These thoughts raced through my mind as I looked at THE DOOR. As I admired my handiwork I heard a small creak. It could have been a small mouse in the crawlspace or a cricket in the bushes. It could have been. But it wasn’t. As my mouth slowly formed the word “Nooooooooo” THE DOOR shifted off it’s new hinges and propped awkwardly in its frame.
My anger was so complete and utterly pure I actually lost vision in one eye. My veins popped out all over my body and I took on a red hue. For twenty seconds that warm summer day I channeled that Loony Tunes favorite, Yosemite Sam.
As my mind gave over to the dark side, the Manager of our local Lowe’s stopped what he was doing in his store 12 miles away and remarked ominously to his assistant, “There is a disturbance in the force”.
In a fit of perfect rage I ripped THE DOOR from it’s remaining hinge and stomped across the kitchen toward the back door. When I reached the entryway from the kitchen to the outside deck I was stopped momentarily as THE DOOR, which I was carrying horizontally, struck the frame which was vertical. That’s right, I went out Three Stooges style.
I finally made the deck and threw the bastardly DOOR off our five foot deck and into our back yard.
I can’t say why I did what I did next. I like to think it was because I was under a lot of stress from our move. I had just started a new job and had a new mortgage. I was finding I had many limitations and was not secure in that knowledge. I may never, really know.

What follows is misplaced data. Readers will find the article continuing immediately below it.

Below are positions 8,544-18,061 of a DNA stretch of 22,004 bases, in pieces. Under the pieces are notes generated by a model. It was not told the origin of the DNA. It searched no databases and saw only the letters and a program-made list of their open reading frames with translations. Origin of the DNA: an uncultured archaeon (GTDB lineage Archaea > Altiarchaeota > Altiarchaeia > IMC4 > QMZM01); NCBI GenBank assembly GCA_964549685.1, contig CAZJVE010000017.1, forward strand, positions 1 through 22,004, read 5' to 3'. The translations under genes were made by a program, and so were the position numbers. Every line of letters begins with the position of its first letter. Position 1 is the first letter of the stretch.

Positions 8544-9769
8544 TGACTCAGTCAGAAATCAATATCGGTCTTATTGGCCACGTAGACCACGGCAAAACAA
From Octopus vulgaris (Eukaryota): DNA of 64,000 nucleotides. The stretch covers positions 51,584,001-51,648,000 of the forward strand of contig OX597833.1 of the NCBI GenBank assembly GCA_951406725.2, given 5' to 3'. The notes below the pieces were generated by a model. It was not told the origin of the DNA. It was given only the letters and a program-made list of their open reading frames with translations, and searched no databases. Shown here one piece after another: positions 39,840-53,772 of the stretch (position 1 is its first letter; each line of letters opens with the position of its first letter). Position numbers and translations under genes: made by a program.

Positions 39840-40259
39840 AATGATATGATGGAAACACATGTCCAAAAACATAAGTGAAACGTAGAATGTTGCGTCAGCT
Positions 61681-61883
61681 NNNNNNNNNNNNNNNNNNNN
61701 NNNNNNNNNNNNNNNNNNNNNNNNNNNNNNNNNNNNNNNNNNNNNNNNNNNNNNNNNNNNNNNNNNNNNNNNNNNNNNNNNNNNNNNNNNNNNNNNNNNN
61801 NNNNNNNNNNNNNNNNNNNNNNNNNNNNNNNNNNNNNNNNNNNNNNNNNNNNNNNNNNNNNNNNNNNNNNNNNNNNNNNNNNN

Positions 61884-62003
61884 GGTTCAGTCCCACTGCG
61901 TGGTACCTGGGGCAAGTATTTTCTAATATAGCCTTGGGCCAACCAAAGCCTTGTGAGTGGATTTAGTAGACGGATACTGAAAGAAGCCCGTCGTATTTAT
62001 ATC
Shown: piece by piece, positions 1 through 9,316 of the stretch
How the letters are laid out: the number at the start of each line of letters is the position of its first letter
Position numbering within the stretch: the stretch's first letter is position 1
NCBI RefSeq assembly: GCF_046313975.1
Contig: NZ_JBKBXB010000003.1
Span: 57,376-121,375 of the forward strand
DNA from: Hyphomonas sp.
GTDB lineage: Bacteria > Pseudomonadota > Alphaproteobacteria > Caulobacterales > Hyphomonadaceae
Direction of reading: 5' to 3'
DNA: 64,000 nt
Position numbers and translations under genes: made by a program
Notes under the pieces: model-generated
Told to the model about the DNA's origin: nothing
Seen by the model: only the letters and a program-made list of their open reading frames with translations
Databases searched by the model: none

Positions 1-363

I simply jumped from the porch, raced to THE DOOR and jumped up and down on it with my well-worn Caterpillar work boots. As each 220 pound jump smashed holes into the hollow door I screamed a new cuss word. I stopped just long enough to kick the doorknob across the back yard. Finally, I tired. I stood panting and wheezing on a broken and shattered piece of luhan wood.
I had killed THE DOOR.
“Take that you sorry piece of crap!” I exclaimed in victory, as I raised my hands to the heavens.
As I looked up I noticed my new neighbor staring at me from across her backyard. This was the first I had every seen this woman and the first she had laid eyes on me.
“Hi! How ya doing?!” I asked in a friendly voice with a small wave. My hair was disheveled, I was tomato red and surrounded by wooden carnage.
Her mouth said “Fine” in a shaky voice but her face said “please don’t hurt me or my children”. She rushed into her house, ostensibly to tend to some forgotten chores.
As I was literally shaking from a white rage, I heard a thunderous, full belly laugh coming from the deck. There was my beautiful wife, pointing at me and laughing. After a little while all I could do was give in and laugh myself. I laughed and laughed and laughed. If you can’t laugh at yourself, what are you going to do?
As the orderlies loaded me into the community mental health ambulance my wife asked,
“When will he stop that crazy laugh? It’s really creeping me out.”
“The electro-shock therapy will stop that in a few months, Ma’am”
And you know, it did.